Vice Chancellor: I didn’t say don’t march


Vice Chancellor of the University, Professor Paul Wellings, has recently come under fire from his students over a comment article he wrote for The Guardian. Speaking to SCAN, he explained that his reasons for writing the article mostly stemmed from his concerns that “the momentum around what was likely to be a 50,000 person protest, might have actually not been the right set of messages for the set of things then that were still at play in Lord Browne”.

He went on: “I was just concerned that we would drown [the issues] out and then not get it back on the table quickly enough in the context of what a vote in the House of Commons might be, or the details that would then go into the White Paper presumably between February and July next year.”

The article, which was published the same week as the national demonstration orchestrated by the National Union of Students and the University and Colleges Union, seemed to suggest that Wellings was against this type of action.

Wellings, however, wished to clarify his position on this: “I didn’t like what the sub-editor put as the headline, because I didn’t say ‘Don’t march’, and I think there’s a legitimate role for people who want to protest – you shouldn’t misunderstand me, because that simply wasn’t in the article.”

The question was raised over whether his fears had been realised in the violent action at Millbank. “50,000 people went and had a peaceful day, less than 500 people had something else. It’s slightly distorting because inevitably it’s a home run for the press […] you don’t have to talk about the substantive issue, you can just talk about broken windows and fire extinguishers or Socialist Worker Party.”

Welling also spoke about the place for protests on campus. “The debate for the protest [at University Council on Friday Week Six] has turned into a mash up of all sorts of ideas […] but that, I think, just makes for a confused set of messages and clearly then not every student is on board with every element of the issue,” he said.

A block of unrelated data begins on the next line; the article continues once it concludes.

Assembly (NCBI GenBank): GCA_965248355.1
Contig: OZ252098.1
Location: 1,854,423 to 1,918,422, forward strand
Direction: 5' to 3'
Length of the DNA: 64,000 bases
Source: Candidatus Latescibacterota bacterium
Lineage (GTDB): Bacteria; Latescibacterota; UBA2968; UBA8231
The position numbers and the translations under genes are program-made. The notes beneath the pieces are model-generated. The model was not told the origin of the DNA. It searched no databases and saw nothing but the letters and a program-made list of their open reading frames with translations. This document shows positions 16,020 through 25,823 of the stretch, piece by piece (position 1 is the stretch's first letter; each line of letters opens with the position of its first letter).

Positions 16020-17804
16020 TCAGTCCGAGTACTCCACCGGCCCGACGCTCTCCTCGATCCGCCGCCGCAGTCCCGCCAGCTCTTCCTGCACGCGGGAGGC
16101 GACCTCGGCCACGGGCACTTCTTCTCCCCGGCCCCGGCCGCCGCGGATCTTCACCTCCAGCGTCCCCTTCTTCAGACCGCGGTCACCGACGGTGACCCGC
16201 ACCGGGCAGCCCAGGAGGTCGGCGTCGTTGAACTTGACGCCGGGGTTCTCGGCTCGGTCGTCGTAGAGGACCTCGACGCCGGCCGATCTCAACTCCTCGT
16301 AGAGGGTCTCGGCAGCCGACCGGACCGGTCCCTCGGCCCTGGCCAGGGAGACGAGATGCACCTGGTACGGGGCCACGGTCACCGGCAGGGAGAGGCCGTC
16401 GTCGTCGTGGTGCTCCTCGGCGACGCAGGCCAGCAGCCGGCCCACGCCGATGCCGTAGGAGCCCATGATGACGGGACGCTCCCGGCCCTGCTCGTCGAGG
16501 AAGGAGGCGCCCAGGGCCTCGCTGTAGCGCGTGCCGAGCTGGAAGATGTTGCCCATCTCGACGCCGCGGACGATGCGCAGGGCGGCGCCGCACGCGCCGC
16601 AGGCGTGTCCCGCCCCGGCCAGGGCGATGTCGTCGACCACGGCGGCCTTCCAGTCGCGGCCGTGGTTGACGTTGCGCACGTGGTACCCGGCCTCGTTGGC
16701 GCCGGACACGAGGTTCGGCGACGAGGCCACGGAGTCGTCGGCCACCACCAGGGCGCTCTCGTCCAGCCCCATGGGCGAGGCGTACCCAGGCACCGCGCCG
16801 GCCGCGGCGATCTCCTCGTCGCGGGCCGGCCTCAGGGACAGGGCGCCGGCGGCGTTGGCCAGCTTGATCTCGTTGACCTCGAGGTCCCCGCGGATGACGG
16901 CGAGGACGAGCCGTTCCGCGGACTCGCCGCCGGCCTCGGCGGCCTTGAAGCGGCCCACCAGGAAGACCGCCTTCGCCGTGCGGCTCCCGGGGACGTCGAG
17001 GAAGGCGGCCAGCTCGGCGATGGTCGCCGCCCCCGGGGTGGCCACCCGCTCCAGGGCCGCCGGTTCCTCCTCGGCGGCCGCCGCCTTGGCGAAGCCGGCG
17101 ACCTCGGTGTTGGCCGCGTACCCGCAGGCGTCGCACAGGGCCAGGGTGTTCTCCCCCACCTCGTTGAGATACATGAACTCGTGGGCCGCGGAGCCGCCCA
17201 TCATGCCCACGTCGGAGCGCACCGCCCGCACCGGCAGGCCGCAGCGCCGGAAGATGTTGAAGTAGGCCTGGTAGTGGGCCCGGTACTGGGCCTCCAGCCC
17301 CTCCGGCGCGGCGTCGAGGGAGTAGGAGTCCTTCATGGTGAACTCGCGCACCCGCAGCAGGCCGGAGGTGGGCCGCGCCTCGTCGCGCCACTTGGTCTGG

“I’m already getting correspondence on that from students,” he continued, “You can see instantly that if you build, not just a complex message, but a mash-up message, you can deter people as much as you can bring them together on a single issue, I think.”

He also spoke of their effectiveness: “Does it make a difference? I mean, presumably it makes a difference to the protestors because they think their message got over, but in the long term, in terms of engaging with the government policy, I don’t think that it’s got very much traction, actually.”

When asked if the sentiments expressed in the comment article were a reflection on the relationship between the University and the Students’ Union at Lancaster, Wellings commented: “I think, sort of, fundamentally different, because ultimately, the University won’t determine the cap on fees and it won’t write the White Paper, and so we live at the operational end of it, as a student body and as a university.”

“On the bars we’ve had reviews that have been conducted that students have been involved in. One of the interesting things for me is that if there was a review three years ago […] student body politics turns over every year. I’m not sure that you’d want to rehearse each and every debate each and every time.

He developed his views on student turnover: “With annual change, consistency is actually not the watchword very often because of some of the representation.” He continued, “I don’t think the strategic intent ever would be to take out the student voice, certainly not while I’m Vice Chancellor anyway.”

Still on the topic of the bars, he said: “Whether you like it or not, I formed the view that said every college should have a bar […] If the choice came down to nine bars open six nights a week versus seven bars on campus, which to colleges are going to vote to see their bars close full time? Because that’s the alternative – it’s not nine bars running seven nights a week and all not being used.”

Summing up his views on the Browne Review, he pointed out that “students are not purchasing a degree, they’re purchasing a right to be in an environment to learn”.

He continued: “The layering of that inevitably just [asks] how do we produce something not only for this generation of students, but things for a subsequent generation?”

In support of the original review from Lord Browne, Welling was keen to explain his position, with regards to the Higher Education cuts, and the need for fees.

“Clearly if there were just cuts and no fees we would go back quite a long way,” he said, later adding “[Lord Browne] clearly had crafted a model where in the uncapped bit of the fees, had more and more penalties for universities the higher the fees they charged so there was a disincentive to moving towards infinity […] it solved the price and the volume problem.”

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